Collins said she planned to call UVA to ask about the refund offset, but she assumes it’s also related to her son’s care nearly 20 years ago.

How much longer will this go on, Collins wonders. Do Collins and Blow still owe money to UVA? If they do owe money, how much do they owe? And why did it take so long for UVA to come looking for it?

Collins said she has asked UVA those questions but hasn’t gotten clear answers. Her frustration is through the roof.

“You know what I think government agencies and state hospitals are good at?” Collins asked. “Obfuscation.”

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By: Michelle Andrews
Title: Ghost Bill: UVA Siphons Couple’s Tax Refund To Pay 20-Year-Old Medical Debt
Sourced From: khn.org/news/ghost-bill-uva-siphons-couples-tax-refund-to-pay-20-year-old-medical-debt/
Published Date: Wed, 24 Jun 2020 09:00:14 +0000

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At Least 1.7M Americans Use Health Sharing Arrangements, Despite Lack of Protections

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A new report has provided the first national count of Americans who rely on health care sharing plans — arrangements through which people agree to pay one another’s medical bills — and the number is higher than previously realized.

The report from the Colorado Division of Insurance found that more than 1.7 million Americans rely on sharing plans and that many of the plans require members to ask for charity care before submitting their bills.

The total membership numbers are likely even higher. The state agency collected data from 16 sharing plans across the U.S. but identified five other plans that did not report their data.

“These plans cover more people than we had previously known,” said JoAnn Volk, co-director of the Center on Health Insurance Reforms at Georgetown University.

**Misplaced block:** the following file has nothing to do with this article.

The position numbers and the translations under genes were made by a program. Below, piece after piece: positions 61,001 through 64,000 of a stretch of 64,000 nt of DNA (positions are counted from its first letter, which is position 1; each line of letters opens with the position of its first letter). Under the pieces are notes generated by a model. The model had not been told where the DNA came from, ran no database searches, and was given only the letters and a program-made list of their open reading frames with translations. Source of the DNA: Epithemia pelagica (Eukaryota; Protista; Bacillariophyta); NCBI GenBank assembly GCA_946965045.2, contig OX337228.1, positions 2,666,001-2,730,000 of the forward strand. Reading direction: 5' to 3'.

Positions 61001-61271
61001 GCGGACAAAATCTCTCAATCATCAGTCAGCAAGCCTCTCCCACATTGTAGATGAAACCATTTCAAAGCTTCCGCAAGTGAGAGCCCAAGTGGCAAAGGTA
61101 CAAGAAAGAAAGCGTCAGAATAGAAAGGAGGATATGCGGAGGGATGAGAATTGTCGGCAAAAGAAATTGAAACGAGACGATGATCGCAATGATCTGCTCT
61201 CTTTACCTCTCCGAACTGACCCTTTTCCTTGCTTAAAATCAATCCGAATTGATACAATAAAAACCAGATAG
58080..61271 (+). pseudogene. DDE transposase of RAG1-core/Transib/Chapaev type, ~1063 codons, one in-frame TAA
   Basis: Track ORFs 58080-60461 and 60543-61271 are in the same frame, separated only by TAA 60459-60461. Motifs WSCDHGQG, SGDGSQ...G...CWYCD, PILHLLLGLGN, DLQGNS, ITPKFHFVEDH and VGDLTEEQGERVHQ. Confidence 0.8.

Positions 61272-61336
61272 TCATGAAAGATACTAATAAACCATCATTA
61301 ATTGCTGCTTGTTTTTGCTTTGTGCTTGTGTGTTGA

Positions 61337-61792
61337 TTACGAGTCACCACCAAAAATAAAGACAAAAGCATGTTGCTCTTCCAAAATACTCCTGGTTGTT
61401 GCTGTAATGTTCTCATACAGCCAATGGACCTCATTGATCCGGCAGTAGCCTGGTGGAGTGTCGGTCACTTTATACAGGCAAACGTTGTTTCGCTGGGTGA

Under the arrangements, members, who usually share some religious beliefs, agree to send money each month to cover other members’ health care bills. At least 11 of the sharing plans that reported data operated in or advertised plans in all 50 states in 2021.

Sharing plans do not guarantee payment for health services and are not held to the same standards and consumer protections as health insurance plans. Sharing plans are not required to cover preexisting conditions or provide the minimum health benefits mandated by the Affordable Care Act. And unlike health insurance, sharing plans can place annual or lifetime caps on payments. A single catastrophic health event can easily exceed a sharing plan’s limits.

In Colorado, at least 67,000 people were members of sharing plans in 2021, representing about 1 in 4 Coloradans purchasing health care coverage on their own. That rate concerns Kate Harris, a chief deputy commissioner of the Colorado Division of Insurance, which she said regularly receives complaints from sharing plan enrollees.

“What we hear from consumers is that when they purchase one of these, they do think there is some guarantee of coverage, for the most part, despite the disclaimers on many of the organizations’ websites,” Harris said.

The Colorado report found that health sharing arrangements often require their members to seek charity care or assistance from providers, governments, or consumer support organizations before submitting sharing requests. Those costs are then shifted to other public or private health plans.

Katy Talento, executive director of the Alliance of Health Care Sharing Ministries, which represents five of the largest and longest-operating sharing plans in the country, said sharing ministries encourage members to act like the uninsured people they are. Such requirements to seek charity care reflect a desire to be good stewards of their members’ money, Talento said.

“Think about it like a soup kitchen,” she said.

Fourteen sharing plans reported that Colorado members submitted a cumulative $362 million in health bills in 2021, and nearly $132 million of those requests were approved. The remainder, sharing plan executives told the division, reflected duplicative bills, ineligible charges, negotiated discounts, and the members’ agreed-upon portion of medical bills.